ObamaCare Survey: Firms Will Drop Group Health Plans

One in five companies with fewer than 500 employees say they are “likely” or “very likely” to discontinue company-provided healthcare coverage within five years, a survey reveals. (NewsMax)

The reason: The main provisions of Obamacare will be implemented in 2014.

And 43 percent of those companies expect employees to pay a greater share of healthcare costs this year, according to the survey by Mercer, a human resources and financial services consulting firm.

Less than 10 percent of larger companies — with 500 to 4,999 workers — say they’ll likely drop coverage in five years, as do about five percent of firms with 5,000 or more employees.

But almost 70 percent of those largest companies, and 60 percent of those with 500 to 4,999 employees, expect workers to pay a larger share of healthcare costs this year.

Nearly 150 million Americans now rely on company-provided healthcare benefits, and the price of those benefits has doubled in the past decade. The average cost to a large company of covering an employee with a family is now $15,745 a year, according to the Kaiser Family Foundation.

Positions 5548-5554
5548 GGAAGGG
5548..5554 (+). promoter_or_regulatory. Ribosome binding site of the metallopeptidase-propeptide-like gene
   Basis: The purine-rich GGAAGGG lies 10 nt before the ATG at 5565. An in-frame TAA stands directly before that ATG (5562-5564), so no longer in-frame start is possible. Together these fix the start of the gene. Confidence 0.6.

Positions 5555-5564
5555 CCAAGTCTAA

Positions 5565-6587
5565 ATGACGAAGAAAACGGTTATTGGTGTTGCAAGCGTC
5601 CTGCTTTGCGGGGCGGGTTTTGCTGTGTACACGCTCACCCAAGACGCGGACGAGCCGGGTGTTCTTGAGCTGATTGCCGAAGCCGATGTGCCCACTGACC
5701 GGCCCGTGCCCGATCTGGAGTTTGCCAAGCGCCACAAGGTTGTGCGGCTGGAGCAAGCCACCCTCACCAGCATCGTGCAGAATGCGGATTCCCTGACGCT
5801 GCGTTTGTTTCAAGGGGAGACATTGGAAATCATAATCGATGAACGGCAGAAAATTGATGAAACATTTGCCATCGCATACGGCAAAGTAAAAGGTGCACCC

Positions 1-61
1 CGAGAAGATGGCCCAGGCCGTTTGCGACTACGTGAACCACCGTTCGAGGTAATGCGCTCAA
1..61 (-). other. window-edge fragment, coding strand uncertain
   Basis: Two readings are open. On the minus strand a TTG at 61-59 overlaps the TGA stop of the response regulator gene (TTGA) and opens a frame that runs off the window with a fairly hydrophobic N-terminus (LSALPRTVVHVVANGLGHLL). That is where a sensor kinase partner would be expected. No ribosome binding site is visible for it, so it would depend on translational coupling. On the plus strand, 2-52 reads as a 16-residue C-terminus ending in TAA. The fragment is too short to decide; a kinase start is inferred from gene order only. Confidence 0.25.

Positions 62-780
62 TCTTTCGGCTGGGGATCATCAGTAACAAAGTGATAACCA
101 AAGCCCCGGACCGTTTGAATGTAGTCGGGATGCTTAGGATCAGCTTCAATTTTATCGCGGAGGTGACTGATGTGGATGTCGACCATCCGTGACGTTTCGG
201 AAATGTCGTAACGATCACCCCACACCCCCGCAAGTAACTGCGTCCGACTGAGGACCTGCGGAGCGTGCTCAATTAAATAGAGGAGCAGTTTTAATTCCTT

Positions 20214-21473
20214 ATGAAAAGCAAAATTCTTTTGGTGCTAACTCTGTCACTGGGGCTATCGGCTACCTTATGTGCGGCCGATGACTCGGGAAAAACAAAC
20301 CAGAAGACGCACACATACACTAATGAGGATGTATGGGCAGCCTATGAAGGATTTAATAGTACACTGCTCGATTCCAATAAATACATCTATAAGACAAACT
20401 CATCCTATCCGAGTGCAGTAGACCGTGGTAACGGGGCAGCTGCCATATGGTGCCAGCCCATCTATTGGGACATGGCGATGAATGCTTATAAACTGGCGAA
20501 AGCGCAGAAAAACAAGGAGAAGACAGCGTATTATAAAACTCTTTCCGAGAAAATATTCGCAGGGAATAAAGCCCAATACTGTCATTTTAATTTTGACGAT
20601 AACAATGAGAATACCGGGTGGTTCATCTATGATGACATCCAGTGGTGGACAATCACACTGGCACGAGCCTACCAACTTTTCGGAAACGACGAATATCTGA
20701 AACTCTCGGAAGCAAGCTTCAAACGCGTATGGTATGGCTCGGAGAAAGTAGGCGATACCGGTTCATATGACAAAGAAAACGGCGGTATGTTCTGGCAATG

But individuals whose coverage is dropped would pay even more, since they do not receive the same tax breaks as an employer and can’t bargain with insurers the way a company can, although some lower-income workers can qualify for subsidies to buy insurance.

Under the Affordable Care Act, employers with more than 50 workers will eventually have to pay a fine of $2,000 for each employee if they don’t provide coverage, but many could decide simply to pay the fine rather than pay for employees’ coverage, according to The Economist.

So much for President Obama’s promise that “if you like your healthcare plan, you can keep your healthcare plan.”

A 2011 survey by consulting firm McKinsey found that 30 percent of employers would “definitely or probably” drop coverage after 2014.

That prediction was thought to be extreme, but later surveys find that around 10 percent of employers feel that way.

The Mercer survey also found that more than 45 percent of companies with fewer than 500 workers are considering adopting a “defined contribution” healthcare scheme, whereby employees receive a fixed sum to spend on health insurance rather than company-provided coverage.

Defined contribution plans make employers’ costs more predictable and employees more conscious of costs. But the danger, The Economist observes, is that employees will “delay seeking essential treatment for fear of the bill,” which “could leave companies with a sicker, less productive workforce.”